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Coronavirus: Imaging equipment ‘woefully underfunded’

by ace
Coronavirus: Imaging equipment ‘woefully underfunded’

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Radiologists say "very concerned" patients may not be cured of serious illnesses when demand for services increases, due to a lack of imaging equipment in the UK.

The president of the Royal College of Radiologists warned that the service was "woefully underfunded".

She said that cleaning requirements because of the coronavirus would reduce capacity.

The British Department of Health and Welfare said it was investing £ 200 million in imaging equipment.

"Radiology is one of those services that people use all the time, but that they don't always think about, it's not sexy like surgery," said Dr. Jeanette Dickson, president of the Royal College of Radiologists.

"The image affects virtually all patients who enter the hospital.

"If you look at us in a European average, we are certainly one of the countries with the lowest number of scanners per head of the population."

A comparison carried out by the OECD, the Organization for Economic Cooperation and Development, in 2014 – the last set of comparable figures – showed that there were only 9.5 scanners per million head of the population, well below the values ​​of Spain, Germany, France and Italy. .

The BBC was informed that some trusts had only one scanner operating in the UK.

Dickson said that normal service before the outbreak was "woefully underfunded and underfunded" and that they were "coping, but badly".

She said the whole picture was insufficient before the Covid-19 crisis. The latest figures from the Royal College of Radiologists show that 11% of posts funded by radiologists across the UK were vacant.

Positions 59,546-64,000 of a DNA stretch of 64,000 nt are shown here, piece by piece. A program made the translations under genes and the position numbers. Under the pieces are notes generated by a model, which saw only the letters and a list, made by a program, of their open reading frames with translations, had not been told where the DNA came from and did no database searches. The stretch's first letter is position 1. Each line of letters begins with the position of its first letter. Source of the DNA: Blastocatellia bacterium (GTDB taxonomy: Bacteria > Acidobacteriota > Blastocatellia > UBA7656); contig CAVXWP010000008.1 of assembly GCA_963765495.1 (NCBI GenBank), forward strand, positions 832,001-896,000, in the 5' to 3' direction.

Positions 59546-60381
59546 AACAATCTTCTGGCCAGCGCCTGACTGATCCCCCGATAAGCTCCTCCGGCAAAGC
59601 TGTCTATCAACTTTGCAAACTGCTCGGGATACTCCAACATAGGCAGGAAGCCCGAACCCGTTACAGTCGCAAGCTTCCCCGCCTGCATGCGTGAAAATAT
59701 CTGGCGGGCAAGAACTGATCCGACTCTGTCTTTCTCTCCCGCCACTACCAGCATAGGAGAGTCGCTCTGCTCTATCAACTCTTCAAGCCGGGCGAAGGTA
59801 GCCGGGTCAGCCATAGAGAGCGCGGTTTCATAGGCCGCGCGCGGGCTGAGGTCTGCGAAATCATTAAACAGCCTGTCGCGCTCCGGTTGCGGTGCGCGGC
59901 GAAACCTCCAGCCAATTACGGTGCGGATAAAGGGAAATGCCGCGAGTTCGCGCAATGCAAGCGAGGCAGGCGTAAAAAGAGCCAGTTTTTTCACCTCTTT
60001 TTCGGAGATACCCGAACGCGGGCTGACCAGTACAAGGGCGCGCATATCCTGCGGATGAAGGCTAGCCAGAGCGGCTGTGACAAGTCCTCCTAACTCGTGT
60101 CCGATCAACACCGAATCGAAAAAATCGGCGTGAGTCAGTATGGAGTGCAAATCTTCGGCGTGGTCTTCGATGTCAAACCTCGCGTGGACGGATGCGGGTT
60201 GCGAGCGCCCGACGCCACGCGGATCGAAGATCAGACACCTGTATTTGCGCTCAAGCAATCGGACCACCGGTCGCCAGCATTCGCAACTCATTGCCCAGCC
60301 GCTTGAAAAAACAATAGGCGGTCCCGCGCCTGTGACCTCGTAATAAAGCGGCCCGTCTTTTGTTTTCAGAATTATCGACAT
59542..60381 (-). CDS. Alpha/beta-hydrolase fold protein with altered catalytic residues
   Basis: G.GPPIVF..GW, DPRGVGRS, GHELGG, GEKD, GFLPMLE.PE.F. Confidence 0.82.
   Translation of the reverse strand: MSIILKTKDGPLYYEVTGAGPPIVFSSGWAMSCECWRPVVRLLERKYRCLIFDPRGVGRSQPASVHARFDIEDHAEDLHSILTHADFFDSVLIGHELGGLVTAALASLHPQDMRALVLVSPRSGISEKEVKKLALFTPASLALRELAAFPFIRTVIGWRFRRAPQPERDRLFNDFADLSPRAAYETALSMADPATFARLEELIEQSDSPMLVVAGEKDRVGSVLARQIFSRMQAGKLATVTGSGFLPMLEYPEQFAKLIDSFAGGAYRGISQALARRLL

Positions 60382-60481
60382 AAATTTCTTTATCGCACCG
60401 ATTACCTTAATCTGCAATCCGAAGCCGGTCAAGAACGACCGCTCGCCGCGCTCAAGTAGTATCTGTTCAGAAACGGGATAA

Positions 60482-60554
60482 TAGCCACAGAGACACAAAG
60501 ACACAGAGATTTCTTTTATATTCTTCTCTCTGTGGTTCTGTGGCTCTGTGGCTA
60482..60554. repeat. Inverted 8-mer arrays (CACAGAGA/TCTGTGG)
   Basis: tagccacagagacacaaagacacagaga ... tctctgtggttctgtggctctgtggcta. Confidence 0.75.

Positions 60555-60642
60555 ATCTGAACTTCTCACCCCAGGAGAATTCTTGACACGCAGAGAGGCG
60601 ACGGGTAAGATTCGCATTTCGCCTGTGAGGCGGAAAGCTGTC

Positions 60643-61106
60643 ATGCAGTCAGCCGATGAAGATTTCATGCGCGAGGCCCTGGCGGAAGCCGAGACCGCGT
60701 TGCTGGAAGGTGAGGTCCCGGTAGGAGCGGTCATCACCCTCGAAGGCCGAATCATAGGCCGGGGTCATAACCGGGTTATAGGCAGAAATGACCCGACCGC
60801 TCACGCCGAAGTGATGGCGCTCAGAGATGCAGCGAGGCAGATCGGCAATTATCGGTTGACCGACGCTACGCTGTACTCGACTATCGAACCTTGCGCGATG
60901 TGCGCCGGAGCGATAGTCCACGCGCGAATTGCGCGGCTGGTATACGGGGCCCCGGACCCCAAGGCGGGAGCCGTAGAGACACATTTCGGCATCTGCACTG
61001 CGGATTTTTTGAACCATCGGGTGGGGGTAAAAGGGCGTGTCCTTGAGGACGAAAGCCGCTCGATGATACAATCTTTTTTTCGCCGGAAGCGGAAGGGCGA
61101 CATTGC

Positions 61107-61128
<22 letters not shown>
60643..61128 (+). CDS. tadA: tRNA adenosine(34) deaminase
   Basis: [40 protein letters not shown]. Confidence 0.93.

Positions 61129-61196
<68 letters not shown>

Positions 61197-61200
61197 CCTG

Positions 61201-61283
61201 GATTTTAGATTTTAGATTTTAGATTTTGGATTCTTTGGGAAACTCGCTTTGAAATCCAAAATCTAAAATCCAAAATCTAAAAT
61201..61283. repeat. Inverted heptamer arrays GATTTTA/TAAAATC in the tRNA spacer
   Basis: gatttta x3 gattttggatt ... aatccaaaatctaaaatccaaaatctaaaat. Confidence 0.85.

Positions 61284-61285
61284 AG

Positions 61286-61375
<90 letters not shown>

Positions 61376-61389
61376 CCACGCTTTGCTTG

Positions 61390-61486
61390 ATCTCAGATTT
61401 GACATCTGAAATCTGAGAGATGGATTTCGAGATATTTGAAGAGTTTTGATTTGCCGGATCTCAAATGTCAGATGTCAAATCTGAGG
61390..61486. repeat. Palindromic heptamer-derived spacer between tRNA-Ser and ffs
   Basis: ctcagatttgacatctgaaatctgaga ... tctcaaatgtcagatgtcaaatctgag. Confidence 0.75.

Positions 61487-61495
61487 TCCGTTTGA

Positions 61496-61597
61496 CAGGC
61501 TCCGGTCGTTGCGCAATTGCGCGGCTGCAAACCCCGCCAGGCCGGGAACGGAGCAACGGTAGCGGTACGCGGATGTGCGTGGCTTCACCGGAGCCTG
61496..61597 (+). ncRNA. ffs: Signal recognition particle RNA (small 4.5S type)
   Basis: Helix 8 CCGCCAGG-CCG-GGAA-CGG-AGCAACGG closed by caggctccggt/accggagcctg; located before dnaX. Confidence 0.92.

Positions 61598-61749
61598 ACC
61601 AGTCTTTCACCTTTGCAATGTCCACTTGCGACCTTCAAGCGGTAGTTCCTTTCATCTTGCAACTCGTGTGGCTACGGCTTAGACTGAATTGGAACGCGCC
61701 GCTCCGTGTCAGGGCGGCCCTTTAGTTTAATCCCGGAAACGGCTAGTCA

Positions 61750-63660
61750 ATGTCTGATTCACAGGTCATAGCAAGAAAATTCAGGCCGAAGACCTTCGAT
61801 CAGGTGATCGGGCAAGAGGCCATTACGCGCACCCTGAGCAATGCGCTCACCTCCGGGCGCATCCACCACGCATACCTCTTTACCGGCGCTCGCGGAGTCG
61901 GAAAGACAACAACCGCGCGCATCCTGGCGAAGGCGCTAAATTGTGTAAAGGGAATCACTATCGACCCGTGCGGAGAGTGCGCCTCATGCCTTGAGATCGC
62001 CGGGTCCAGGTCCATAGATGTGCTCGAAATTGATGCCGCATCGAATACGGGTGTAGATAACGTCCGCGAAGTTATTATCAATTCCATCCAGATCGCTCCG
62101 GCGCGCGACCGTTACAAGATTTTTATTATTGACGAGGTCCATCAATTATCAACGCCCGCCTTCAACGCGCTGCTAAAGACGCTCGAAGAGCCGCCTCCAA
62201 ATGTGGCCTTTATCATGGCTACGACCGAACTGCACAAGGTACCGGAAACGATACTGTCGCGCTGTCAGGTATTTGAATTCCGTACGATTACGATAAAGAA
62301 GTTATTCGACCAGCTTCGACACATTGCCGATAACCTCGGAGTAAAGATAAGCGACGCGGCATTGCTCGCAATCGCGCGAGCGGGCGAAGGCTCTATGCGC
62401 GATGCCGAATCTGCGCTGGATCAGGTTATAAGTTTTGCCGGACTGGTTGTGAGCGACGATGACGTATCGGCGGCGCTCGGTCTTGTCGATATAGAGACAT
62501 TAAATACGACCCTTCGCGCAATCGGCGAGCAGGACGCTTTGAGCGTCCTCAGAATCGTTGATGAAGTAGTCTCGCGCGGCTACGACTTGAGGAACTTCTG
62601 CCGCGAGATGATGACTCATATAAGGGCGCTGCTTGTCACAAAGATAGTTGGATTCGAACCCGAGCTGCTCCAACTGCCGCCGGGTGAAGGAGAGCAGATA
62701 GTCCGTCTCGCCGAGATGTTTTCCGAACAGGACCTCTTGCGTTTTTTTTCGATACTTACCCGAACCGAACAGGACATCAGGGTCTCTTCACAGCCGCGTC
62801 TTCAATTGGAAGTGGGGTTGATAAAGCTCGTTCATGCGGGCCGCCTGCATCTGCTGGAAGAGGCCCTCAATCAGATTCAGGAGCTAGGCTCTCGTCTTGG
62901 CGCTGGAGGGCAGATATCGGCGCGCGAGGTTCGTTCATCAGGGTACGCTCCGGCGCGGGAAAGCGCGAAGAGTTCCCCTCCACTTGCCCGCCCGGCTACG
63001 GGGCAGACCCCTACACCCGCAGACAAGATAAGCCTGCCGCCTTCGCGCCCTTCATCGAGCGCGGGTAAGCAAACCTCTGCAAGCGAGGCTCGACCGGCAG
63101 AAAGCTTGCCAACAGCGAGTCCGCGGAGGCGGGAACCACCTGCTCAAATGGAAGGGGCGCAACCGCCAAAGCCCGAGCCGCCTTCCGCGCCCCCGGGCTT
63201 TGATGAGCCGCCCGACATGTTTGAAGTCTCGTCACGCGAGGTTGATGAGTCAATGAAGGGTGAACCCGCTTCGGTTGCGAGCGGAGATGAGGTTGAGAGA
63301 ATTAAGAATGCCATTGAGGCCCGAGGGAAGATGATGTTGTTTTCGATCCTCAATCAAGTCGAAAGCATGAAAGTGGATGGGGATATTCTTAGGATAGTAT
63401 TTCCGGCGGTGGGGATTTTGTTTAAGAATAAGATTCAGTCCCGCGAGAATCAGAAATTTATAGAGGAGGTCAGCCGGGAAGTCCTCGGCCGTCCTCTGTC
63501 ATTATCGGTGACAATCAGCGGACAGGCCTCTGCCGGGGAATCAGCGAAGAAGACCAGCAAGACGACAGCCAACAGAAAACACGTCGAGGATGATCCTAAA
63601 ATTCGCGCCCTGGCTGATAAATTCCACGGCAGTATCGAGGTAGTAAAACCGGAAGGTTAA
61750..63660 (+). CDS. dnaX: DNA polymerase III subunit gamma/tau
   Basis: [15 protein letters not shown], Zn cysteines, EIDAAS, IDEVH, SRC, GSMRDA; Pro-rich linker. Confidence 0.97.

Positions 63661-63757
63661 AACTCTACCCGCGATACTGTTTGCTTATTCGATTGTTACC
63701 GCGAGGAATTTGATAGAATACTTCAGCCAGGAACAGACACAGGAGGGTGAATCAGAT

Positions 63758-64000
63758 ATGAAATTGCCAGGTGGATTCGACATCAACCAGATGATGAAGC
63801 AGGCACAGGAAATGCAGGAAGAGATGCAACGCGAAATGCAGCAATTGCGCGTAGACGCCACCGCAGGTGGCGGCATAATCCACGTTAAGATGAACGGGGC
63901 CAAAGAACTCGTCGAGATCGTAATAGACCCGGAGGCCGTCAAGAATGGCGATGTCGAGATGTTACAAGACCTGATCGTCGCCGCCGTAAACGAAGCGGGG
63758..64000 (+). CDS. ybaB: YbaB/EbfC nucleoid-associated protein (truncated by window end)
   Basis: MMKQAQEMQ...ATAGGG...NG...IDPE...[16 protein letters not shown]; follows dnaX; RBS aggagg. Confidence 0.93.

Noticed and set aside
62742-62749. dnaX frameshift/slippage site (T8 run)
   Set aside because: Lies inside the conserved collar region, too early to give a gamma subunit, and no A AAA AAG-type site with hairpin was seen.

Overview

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In April, Cancer Research said that a drop in screening and referrals meant that approximately 2,700 people were diagnosed each week.

Sara Hiom, director of early diagnosis at Cancer Research UK, said CT scanners to diagnose cancer "were already at a breaking point before the pandemic."

The BBC believes that more than 30 CT scanners were obtained from the independent sector during the coronavirus crisis, with at least 35 more orders.

"The capacity will be much, much less than the demand," even with the equipment ordered, said Dickson.

She warned that even when all images are resumed, and the NHS is fully functional, it would take "at least 30 to 45 minutes" for deep cleaning scanners after Covid-19 patients and "more attention" would be paid to cleaning of equipment among all patients. patients. Patients need to distance themselves socially in the waiting room.

"I am very concerned that we may find that patients are undergoing unnecessary treatments or damaging unnecessarily and missing out on the opportunity to cure cancer or other serious illness due to the lack of images," said Dickson.

Sara Hiom added: "The government needs to invest in the necessary equipment, employing and training more staff to enable the NHS to handle the portfolio of patients awaiting cancer care.

"Immediate diagnosis and treatment remain crucial to offer patients greater chances of survival."

The British Department of Health and Social Care said in a statement that it is "committed to increasing our capacity for early cancer diagnosis and has provided £ 200 million for new, state-of-the-art diagnostic machines to improve the quality and speed of diagnosis and replace any outdated machines ".

He added that cancer services would be "among the first of many NHS services to return to normal" during the coronavirus outbreak.

An NHS England spokesman said: "Further cleaning of CT scanners and additional infection control measures are being implemented across the pandemic to protect staff and patients.

"The NHS is making full use of the additional scanning capacity in the independent sector, in addition to purchasing additional scanners so that testing can proceed normally."

The Welsh government said it was "increasing the diagnostic capacity in radiology, including a new National Academy of Images, and doubling the radiology training program".

In the meantime, the Scottish government has said it expects all health councils "to continue to prioritize radiology capabilities for patients referred with an urgent suspicion of cancer during and after the Covid-19 outbreak."

"Most cancer radiology diagnoses and treatments have continued, however, treatment plans for some patients will change to minimize individual risk," he added.


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